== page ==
Then you are not learning algorithms. You are learning repetition. Two different things. The usage of a programming language by an algorithms book is a secondary factor. It is just a vehicle of instruction, an implementation detail.

What you should be focusing is on understanding the structure, logic and mathematical characteristics of an algorithm (and possibly the data structure(s) associated with it.)

That's what your focus should be.

But by doing so I feel like I'm being more fixated that I'll only able to implement these in java.

But that is because you are focusing on just how the algorithm is being coded (in Java in this particular case.) You are focusing on an implementation detail.

When you learn to drive, you don't focus on how you learn to drive a Honda Civic or a Nissan Maxima. You learn the essence of what driving is, the rules of thumbs, the necessary precautions and the laws governing driving a vehicle.

Same with learning algorithms. You don't learn "Algorithms in Java" no more than "Algorithms in Haskell". You learn Algorithms first and foremost, the vehicle (sans very specialized cases) is secondary.

You should be focusing on what the algorithm does, how and why. Questions like "how/why does it work?" and most importantly *"what are the performance characteristics?", those are the things you should be focusing on.

Every good algorithms book (Sedgewick's included) carry that message. That's what you should focus on. How you get to that re-focusing, that's a function of one's personal learning strategies.

How exactly would you learn algorithms if the book you're using is language-specific?

By not focusing on the language. Focus on the structure, focus on the data structures involved, the invariants, pre-conditions and post-conditions. Understand asymptotic behavior described in Big-O (or Big-Omicron), Little-O/Little-Omicron and Omega notations.

You are learning algorithms, not programming in Java via coding algorithms.

If you can't do this mental leap, it means you do not have sufficient practice or abstract analysis. It is not an insult, but an observation and an advice. Coding, the usage of a programming language is typically secondary to the mathematical analysis of computing, the focus of Computer Science (of which Algorithms is a part thereof.)

NOTE I've done Java for over 10 years, and though I like it for work, I strongly believe it is a poor tool for learning programming or CS topics.

One is better served by learning Algorithms with either A) a procedural, systems-level programming language like C or Ada, or a high-level pseudo-assembler simulator, or B) a functional language like Lisp or Haskell.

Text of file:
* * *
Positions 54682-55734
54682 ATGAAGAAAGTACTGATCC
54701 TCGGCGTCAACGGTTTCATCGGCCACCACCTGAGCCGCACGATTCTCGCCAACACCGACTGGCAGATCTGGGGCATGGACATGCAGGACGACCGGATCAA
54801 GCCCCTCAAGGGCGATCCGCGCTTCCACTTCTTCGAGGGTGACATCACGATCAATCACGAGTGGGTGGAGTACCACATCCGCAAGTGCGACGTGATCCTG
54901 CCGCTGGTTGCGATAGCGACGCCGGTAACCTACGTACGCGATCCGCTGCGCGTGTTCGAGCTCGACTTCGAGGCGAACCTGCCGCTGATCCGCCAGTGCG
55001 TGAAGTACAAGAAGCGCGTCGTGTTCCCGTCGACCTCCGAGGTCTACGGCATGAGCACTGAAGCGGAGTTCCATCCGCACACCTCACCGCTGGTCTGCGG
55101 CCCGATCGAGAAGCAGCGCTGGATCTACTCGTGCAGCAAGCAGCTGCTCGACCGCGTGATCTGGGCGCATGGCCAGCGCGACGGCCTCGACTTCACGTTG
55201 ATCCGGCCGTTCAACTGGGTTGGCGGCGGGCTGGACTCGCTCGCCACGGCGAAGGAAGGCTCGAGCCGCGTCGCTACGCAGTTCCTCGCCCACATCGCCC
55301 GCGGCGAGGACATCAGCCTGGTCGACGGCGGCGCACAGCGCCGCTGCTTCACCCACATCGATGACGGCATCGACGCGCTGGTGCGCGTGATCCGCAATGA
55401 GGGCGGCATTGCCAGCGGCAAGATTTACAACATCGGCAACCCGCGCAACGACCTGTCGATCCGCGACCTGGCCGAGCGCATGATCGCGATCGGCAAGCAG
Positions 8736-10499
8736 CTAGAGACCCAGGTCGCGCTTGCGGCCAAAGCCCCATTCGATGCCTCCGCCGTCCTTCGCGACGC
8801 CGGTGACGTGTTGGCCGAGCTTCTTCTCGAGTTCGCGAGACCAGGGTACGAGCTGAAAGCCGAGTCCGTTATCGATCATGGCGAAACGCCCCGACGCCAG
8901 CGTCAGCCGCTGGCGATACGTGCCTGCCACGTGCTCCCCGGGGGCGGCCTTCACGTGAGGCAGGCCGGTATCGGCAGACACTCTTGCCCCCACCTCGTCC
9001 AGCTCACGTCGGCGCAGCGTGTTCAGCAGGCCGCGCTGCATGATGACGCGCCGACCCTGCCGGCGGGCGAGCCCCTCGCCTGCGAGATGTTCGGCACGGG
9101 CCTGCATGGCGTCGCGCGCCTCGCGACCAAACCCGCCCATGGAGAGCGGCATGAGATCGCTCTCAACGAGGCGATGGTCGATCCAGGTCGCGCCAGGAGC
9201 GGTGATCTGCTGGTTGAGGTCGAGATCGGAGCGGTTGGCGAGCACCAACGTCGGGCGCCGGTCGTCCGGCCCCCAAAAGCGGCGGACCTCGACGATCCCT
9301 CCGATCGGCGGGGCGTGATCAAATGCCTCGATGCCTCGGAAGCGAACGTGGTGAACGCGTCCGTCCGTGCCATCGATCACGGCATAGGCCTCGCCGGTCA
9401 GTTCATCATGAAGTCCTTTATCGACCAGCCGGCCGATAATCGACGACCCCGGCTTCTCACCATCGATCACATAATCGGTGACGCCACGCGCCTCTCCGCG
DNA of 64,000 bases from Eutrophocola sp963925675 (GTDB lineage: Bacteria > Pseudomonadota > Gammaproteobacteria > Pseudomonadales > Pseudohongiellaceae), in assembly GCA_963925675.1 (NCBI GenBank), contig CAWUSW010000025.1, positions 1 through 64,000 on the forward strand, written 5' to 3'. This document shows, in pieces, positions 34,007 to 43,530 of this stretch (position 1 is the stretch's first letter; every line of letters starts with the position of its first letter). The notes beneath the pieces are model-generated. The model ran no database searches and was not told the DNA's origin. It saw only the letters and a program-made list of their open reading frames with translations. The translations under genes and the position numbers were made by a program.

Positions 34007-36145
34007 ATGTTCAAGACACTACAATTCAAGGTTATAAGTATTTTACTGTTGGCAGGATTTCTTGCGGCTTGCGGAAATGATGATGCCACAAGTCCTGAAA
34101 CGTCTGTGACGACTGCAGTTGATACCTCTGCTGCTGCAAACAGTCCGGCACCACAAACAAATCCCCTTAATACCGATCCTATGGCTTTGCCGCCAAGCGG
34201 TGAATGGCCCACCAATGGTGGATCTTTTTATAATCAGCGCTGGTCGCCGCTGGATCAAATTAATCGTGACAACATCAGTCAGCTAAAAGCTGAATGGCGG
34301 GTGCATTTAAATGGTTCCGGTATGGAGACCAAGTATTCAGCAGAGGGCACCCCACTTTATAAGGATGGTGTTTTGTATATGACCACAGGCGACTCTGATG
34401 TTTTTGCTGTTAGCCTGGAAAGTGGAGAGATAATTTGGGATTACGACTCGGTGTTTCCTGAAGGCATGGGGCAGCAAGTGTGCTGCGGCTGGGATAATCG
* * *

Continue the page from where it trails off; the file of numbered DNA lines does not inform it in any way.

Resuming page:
Object-Oriented features in pure/pseudo-pure OO languages simply get in the way.

Algorithms are mathematical structures with a nature descriptive of the how (operationally) and/or the what (mathematically). The former is perfectly suited for procedural programming, the later for functional programming.

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I guess the analogy was poor on my part, but what I meant was that I try to grasp the concepts. Re-read if I have to (I've re-read some sections so many times until it clicked). As well as "testing my knowledge" which I do by implementing it in java, since java's the only language I know. Even if I end up implementing it correctly the first time, I do it again because I really want to make it a long term thing. – user1164937 Jun 15 '12 at 8:19
Also, I'm interest in Haskell. Very much so when I was thinking about a second language. I have a notion that a functional language wouldn't hurt since I've heard it's a totally different ball park, so I wouldn't be confused with java (I only have a semester's worth of experience). What do you think? – user1164937 Jun 15 '12 at 8:22
"What do you think?" -- focus. IMO, if you only know one language (Java), I think you are doing a diservice to yourself learning algorithms by yourself without having a diversified exposure to other languages. Barring the naturally gifted, learning algorithms (but really, really, really learning them) requires the student to have a certain amount of programming practice (ideally in several languages). You should be able to write programs of semi-decent complexity in, say, Java, C, and Python (for example) before engaging in learning algorithms. IMO, it's like learning Calculus without Algebra. – luis.espinal Jun 15 '12 at 20:28